The bulk-fill technique included two layers, beginning by applying one small increment of bulk composite (SonicFill, Kerr, Fig. 10), then two 2mm pieces of high-strength polyethylene fibers (Ribbond) blotted with an unfilled bonding adhesive. Excess was removed with lint-free gauze. The fibers were firmly inserted into the uncured composite in the mesial–distal direction (Fig. 11). The other piece of high-strength polyethylene fibers was tightly introduced onto the uncured composite in the buccal–lingual direction (Fig. 12). The fibers were adapted and pressed (Fig. 13) as close to the pulpal floor as possible, then light-cured. This increment will be the base or liner (Fig. 14). Lastly, the thickest increment was applied with the same bulk composite.

Tints (Color Plus, Kerr) were placed to create tertiary anatomy (Fig. 15). Glycerin was placed on all surfaces to avoid the oxygen inhibition layer, ensuring total polymerization of the composite, then light-cured14 (Fig. 16). The rubber dam was removed and occlusion was inspected in all eccentric movements to avoid any premature contact.

Then, the contoured restoration was polished with intraoral polishing paste (DiaShine, VH Technologies), using a latch brush and keeping light in constant contact with the restoration. This provides higher surface luster (Fig. 17a). As a preventive measure for occasional bruxism, the patient was provided with a night guard.15 A postoperative periapical X-ray was taken (Fig. 17b).

We explained to the patient that this is a temporary aesthetic fix, done to facilitate further treatment planning. It does not represent a definitive treatment solution. So far, the restoration has survived an eight-year follow-up (Fig. 18). We did not find the presence of crack extension into the pulpal floor. To this day, the patient has decided to leave the restoration untouched.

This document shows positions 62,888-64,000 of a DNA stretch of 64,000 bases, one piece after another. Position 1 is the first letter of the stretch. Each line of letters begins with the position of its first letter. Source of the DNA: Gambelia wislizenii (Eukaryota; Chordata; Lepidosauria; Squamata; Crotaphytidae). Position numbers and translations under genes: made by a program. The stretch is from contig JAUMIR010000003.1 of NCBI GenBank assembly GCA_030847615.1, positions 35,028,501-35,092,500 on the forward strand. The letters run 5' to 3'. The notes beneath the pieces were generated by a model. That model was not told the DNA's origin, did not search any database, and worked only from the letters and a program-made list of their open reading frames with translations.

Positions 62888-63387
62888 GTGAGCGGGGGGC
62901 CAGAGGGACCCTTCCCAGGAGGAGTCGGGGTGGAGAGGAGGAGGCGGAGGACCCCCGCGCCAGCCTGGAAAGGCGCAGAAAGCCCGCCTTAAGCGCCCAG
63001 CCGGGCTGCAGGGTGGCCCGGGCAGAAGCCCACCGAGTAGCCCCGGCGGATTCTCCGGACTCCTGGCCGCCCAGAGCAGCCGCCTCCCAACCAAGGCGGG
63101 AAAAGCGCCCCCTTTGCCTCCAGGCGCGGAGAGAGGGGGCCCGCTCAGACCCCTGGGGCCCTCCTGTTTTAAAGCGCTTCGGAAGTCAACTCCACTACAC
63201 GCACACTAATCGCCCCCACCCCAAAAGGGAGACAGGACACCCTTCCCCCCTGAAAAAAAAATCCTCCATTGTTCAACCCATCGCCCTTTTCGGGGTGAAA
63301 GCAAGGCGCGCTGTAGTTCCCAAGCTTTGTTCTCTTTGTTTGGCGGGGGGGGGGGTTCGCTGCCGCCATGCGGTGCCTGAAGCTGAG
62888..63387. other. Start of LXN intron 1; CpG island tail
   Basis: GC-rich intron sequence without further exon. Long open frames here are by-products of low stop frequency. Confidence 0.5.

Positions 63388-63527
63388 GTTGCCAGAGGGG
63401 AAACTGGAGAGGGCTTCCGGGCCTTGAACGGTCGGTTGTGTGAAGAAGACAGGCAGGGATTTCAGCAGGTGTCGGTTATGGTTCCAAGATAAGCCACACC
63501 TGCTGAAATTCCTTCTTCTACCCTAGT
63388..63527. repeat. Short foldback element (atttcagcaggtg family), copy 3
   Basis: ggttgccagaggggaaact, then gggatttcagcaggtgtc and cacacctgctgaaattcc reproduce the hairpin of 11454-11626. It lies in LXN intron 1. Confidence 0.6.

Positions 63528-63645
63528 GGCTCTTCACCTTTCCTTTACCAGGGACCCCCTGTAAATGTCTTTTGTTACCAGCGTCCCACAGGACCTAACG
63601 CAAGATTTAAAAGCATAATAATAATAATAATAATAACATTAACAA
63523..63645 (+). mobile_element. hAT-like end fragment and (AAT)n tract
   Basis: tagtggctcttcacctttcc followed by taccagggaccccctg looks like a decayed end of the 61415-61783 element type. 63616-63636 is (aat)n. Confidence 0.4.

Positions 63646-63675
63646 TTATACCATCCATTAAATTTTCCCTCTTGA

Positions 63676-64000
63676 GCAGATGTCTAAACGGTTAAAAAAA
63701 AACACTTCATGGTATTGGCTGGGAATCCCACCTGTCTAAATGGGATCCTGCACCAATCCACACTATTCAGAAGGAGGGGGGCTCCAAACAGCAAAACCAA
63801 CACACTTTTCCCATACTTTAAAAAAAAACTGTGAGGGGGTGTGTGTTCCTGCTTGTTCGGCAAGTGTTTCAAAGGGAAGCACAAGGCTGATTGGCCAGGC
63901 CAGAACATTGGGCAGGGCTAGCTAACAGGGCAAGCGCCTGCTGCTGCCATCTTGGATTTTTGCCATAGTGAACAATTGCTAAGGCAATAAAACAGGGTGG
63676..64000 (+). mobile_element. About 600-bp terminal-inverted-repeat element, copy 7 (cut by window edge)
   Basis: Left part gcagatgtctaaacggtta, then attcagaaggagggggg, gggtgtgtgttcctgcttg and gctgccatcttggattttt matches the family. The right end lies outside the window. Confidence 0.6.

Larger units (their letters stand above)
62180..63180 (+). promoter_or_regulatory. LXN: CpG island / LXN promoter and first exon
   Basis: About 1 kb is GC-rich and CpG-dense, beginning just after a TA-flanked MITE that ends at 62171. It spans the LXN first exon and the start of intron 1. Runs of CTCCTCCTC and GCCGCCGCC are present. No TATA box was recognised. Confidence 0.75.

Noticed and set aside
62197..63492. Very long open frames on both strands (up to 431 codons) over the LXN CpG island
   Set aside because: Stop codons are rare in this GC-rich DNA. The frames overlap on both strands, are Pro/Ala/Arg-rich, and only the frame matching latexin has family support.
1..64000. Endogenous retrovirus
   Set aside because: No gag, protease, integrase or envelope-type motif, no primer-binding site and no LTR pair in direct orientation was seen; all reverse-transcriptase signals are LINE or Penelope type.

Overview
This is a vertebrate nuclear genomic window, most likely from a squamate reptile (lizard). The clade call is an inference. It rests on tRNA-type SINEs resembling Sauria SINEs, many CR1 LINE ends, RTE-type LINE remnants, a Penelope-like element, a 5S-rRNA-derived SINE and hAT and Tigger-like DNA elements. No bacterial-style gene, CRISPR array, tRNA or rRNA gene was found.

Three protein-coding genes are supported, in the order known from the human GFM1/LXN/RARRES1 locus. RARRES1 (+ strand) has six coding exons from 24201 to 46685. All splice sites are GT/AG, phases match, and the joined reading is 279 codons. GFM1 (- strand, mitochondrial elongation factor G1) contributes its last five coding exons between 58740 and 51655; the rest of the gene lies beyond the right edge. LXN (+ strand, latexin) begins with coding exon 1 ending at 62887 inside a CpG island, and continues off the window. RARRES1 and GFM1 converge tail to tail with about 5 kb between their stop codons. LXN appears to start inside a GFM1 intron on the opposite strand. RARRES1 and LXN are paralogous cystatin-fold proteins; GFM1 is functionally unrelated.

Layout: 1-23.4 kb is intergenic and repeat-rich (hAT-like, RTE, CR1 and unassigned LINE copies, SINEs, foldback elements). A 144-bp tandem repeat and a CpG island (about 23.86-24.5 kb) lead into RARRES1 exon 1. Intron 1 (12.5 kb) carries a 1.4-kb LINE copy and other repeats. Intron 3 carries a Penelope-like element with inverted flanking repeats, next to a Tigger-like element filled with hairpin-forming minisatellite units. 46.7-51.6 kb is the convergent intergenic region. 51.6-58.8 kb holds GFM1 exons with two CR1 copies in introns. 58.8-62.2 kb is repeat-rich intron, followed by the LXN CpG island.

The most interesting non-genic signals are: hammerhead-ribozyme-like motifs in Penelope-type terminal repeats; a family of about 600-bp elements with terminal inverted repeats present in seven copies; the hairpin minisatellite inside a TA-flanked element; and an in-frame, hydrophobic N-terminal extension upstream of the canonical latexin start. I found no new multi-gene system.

At this time, the only part of the treatment I’d do differently today would be to use Ribbond Securing Composite, only because it is ideally used for Ribbond fiber adaptation. It also allows for easier placement.

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Case 2

Layering technique: The use of incremental layers helps decrease stress generated by composite polymerization shrinkage, because it reduces the configuration factor.16

A 65-year-old patient came in for a routine checkup, with no complaints of sensitivity or other symptoms. Examination revealed that Tooth #15 displayed numerous cracks into the dentin (Fig. 19), which indicated a structurally compromised tooth. The dentin cracks were a result of flexing under function of the tooth weakened by an old occlusal amalgam.

It is appropriate to treat cracks even when a patient demonstrates no symptoms, because 50–100-micron openings allow for bacterial growth and penetration into the dentin. Untreated cases ultimately result in a fractured tooth, requiring endodontics, periodontics or possible extraction.

Again, total isolation was achieved with a rubber dam. After amalgam removal and preparation completion, all internal angles were rounded (Fig. 20) to reduce stress concentration. This improves composite resin adaptation to the dental structure. No bevels were placed on occlusal or gingival margins. Tooth structure bond strength was increased after sandblasting (MicroEtcher) with 35 microns (Crystal Air). Thirty-five percent phosphoric acid (Select HB Etch, Bisco) was applied for 15 seconds, then washed thoroughly. To avoid bond strength degradation,17 an antibacterial agent such as chlorhexidine 2% (Cavity Cleanser) was applied for 30 seconds, with excess eliminated with sterile sponges. In this case, etch rinse adhesive (OptiBond FL, Kerr) was also used

Multiple layers of primer were applied, then left alone for 40 seconds to dry and evaporate the solvent. In this layering technique, three different composite layers are used.18 First, a warm composite layer is placed on the pulpal floor; next, two 2mm-width pieces of high-strength polyethylene fibers (Ribbond) that have been blotted with an unfilled bonding adhesive. The excess is eliminated with lint-free gauze.

One piece of fiber is firmly inserted onto the uncured composite in the mesial–distal direction (Fig. 21), while the other is firmly inserted in the buccal–lingual direction (Fig. 22). The fibers are adapted and pressed as close to the pulpal floor as possible, then light-cured.